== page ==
Supporting your loved one’s mental health during coronavirus

This is a difficult time for all of us. It’s now more important than ever to look after your own mental health, and to help support the mental wellbeing of your loved ones.

As a friend, you’re likely to be one of the first people to notice if someone is acting differently. There are many barriers that stop people from talking about their mental health, but talking about the problem is the first step to being able to get help. 

While you may not be able to see your loved ones or friends as much as you’d like to, there are still ways you can support them during this difficult time.

Tips to help someone you know is struggling

  • Learn a little bit about mental health: learning about the signs and symptoms of common mental health conditions can help you understand what behaviour to look out for. See our friends and family factsheet for more information.
  • Take a deep breath and think about what not to say: we’ve put some information below on how to prepare to have a conversation about mental health, but it’s equally important to take time to think about what type of conversation you don’t want to have. Thinking about what not to say can also help you to put yourself in the other person’s position and approach the conversation carefully and caringly.
  • Prepare to ask how things are – and to listen genuinely to the response. It’s important not to be afraid of speaking to your loved ones about their mental wellbeing. Speak to them normally, remembering that you know them well and are well-placed to notice when things are not right.
  • Avoid sounding as though you are providing a diagnosis – while you may have information on mental health conditions and symptoms, it’s important to avoid the assumption that you have already ‘diagnosed’ them.
  • Do what you can to help – while it’s important that your loved one takes independent steps towards wellbeing, offering to do seemingly ‘small’ things, could help significantly. See our friends and family factsheet for a checklist of the type of small things you can do.
  • Suggest tracking feelings and symptoms each day – when someone is experiencing a mental health problem, it can be hard to get the perspective to understand what is wrong. By encouraging your loved one to keep track of how they are doing day-to-day, this might help them to build up valuable self-knowledge that could be key to their recovery.
  • Give support in getting professional help – getting help can be a huge step towards recovery, but it can also be a very difficult process as, for many people, I can means admitting there is an issue and dealing with the fear of being judged or not believed or understood.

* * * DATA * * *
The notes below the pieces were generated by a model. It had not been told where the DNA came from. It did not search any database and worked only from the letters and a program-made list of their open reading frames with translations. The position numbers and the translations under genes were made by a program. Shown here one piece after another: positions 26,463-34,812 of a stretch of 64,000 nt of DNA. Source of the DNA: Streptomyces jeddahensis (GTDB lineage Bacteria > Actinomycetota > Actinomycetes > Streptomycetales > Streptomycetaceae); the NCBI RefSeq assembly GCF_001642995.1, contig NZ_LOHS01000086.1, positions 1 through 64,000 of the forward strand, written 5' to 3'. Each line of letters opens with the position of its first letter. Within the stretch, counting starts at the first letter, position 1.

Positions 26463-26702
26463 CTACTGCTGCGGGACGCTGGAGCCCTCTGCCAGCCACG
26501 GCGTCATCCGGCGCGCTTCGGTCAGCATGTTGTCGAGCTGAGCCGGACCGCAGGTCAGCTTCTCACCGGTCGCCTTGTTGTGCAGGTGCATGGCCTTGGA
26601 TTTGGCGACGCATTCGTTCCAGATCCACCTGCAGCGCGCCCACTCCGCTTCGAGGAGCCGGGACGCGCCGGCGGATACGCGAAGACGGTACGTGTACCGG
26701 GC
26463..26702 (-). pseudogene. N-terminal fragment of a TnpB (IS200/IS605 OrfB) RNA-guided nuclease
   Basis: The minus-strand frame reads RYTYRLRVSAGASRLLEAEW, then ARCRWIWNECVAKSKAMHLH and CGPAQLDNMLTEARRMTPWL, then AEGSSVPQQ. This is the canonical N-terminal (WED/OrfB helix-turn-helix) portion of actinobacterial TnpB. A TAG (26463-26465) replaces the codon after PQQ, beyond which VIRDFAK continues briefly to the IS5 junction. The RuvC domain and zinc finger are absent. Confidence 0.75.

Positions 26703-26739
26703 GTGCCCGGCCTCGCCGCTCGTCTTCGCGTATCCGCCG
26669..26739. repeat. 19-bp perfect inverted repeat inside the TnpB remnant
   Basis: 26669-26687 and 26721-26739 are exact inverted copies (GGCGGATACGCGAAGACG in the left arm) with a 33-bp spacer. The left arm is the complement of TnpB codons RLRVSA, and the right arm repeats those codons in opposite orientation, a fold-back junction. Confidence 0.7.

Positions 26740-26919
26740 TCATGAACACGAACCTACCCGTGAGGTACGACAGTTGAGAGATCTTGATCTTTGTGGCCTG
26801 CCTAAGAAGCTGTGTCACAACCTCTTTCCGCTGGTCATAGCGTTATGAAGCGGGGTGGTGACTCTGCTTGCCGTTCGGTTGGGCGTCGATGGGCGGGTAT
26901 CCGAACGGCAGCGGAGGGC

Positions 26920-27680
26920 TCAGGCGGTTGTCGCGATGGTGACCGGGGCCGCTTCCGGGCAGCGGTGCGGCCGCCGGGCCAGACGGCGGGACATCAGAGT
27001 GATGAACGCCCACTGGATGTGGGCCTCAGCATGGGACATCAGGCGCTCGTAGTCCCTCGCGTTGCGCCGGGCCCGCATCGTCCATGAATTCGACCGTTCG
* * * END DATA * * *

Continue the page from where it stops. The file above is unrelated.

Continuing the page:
For more information, please read our friends and family factsheet.

Starting the conversation

Whether you are living with loved ones, or catching up over text, messages, video chat or phone calls, talking can help. Remember, talking about what’s going on can be hard. There are many reasons why people don’t talk about their mental health. If they’re not ready, just remind them that you’re there when they need you. If they are ready, keep in mind the following:

  • Make the time and space to listen and support your friend.
  • Ask open-ended questions that go deeper than “yes” or “no” answers.
  •  Avoid giving advice and focus on listening to what’s going on for them.
  •  Reassure them that they did the right thing by talking.
  • Be non-judgemental: try not to assume you know what caused their problem or that you know how to fix it.
  •  Don’t dismiss their problems and also don’t try to ‘fix’ them.
What to do next

There is no “one size fits all” way to support someone, but here are some tips on how to be there for your friend or loved one.

  • Sometimes a chat is enough, but if you’re still worried after you’ve spoken, encourage them to seek help
  •  Remind them that you’ll be there to support them.
  •  Keep in contact where you can in ways that are most comfortable and safe for you both
  • Do small things to show you care – like sending them a thoughtful text or making them a cup of tea.
  • Come up with a plan for what to do on their “bad days” (e.g. people they can talk to, self-care techniques they can try).
  •  Be patient: there will be good days and bad days, and motivation to change can fluctuate over time.
  • Sometimes people who are distressed may say hurtful things that they don’t mean – try not to take it personally.
Make sure to protect your own mental health too

Supporting others can be mentally and physically exhausting. The time you spend supporting them can vary too – some people help someone for a short time and others find themselves caring for someone for the long term.

Looking after your own wellbeing is important for you and them.  For more information, please see our ‘How to cope when supporting someone else’ publication.

If you are starting to feel overwhelmed, it’s important to acknowledge your feelings and speak to someone you trust, whether that’s a friend, a family member, your GP or a helpline such as NHS24 on 111 or Breathing Space  on 0800 83 85 87.

Useful information
  • You can find more information on being there for someone here.
  • Our information on ‘How to Cope When Supporting Someone Else’ also contains useful information including how to protect your own mental health while helping others.
  • If you want to find out more about specific mental health problems such as depression and anxiety, you may find our information useful. Visit www.samh.org.uk/info
  • If you would like to speak to someone about mental health information and the support available, our Info Team can help. Our team are available Mon-Fri, 9am - 6pm (except on Bank Holidays) on 0344 800 0550 or info@samh.org.uk. Costs charged at local rates on UK landlines.